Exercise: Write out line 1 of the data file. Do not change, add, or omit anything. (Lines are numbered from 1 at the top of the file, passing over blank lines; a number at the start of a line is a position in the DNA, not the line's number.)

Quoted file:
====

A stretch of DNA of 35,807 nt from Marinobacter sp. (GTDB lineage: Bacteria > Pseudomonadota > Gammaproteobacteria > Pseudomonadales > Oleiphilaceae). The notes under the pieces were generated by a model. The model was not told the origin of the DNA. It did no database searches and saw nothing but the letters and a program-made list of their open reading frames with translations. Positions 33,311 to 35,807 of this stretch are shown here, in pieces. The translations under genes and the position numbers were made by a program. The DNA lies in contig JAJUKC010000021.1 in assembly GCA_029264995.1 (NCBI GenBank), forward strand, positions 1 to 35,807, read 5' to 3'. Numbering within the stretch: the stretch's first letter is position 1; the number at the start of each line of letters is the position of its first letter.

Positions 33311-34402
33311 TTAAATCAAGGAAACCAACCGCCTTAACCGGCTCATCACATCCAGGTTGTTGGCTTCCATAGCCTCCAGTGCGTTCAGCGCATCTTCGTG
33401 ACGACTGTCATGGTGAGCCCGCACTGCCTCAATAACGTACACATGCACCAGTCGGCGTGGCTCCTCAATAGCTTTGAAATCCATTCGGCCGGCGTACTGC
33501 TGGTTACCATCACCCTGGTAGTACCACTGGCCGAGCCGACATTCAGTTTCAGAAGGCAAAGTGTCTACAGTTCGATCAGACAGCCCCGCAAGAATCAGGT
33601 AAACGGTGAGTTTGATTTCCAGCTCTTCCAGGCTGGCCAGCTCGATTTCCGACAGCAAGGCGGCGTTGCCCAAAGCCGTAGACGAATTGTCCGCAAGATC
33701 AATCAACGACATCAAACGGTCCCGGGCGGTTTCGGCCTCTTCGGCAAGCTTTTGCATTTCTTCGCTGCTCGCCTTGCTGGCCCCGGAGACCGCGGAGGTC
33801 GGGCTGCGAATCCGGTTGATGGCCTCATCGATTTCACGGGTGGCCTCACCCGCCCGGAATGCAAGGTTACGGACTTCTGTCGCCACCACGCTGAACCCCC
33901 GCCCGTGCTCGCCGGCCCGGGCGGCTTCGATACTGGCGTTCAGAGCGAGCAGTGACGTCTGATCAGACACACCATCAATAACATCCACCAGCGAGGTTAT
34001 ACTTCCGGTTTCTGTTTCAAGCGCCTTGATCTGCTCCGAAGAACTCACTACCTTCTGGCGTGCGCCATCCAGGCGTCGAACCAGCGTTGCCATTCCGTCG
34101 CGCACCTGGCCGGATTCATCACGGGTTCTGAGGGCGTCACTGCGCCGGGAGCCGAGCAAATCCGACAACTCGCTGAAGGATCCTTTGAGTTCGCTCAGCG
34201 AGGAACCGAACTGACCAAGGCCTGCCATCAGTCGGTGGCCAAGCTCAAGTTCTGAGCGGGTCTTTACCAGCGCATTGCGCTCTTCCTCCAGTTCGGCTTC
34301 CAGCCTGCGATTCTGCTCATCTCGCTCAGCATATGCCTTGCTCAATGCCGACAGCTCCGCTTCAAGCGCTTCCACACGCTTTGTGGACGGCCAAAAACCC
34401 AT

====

A stretch of DNA of 35,807 nt from Marinobacter sp. (GTDB lineage: Bacteria > Pseudomonadota > Gammaproteobacteria > Pseudomonadales > Oleiphilaceae). The notes under the pieces were generated by a model. The model was not told the origin of the DNA. It did no database searches and saw nothing but the letters and a program-made list of their open reading frames with translations. Positions 33,311 to 35,807 of this stretch are shown here, in pieces. The translations under genes and the position numbers were made by a program. The DNA lies in contig JAJUKC010000021.1 in assembly GCA_029264995.1 (NCBI GenBank), forward strand, positions 1 to 35,807, read 5' to 3'. Numbering within the stretch: the stretch's first letter is position 1; the number at the start of each line of letters is the position of its first letter.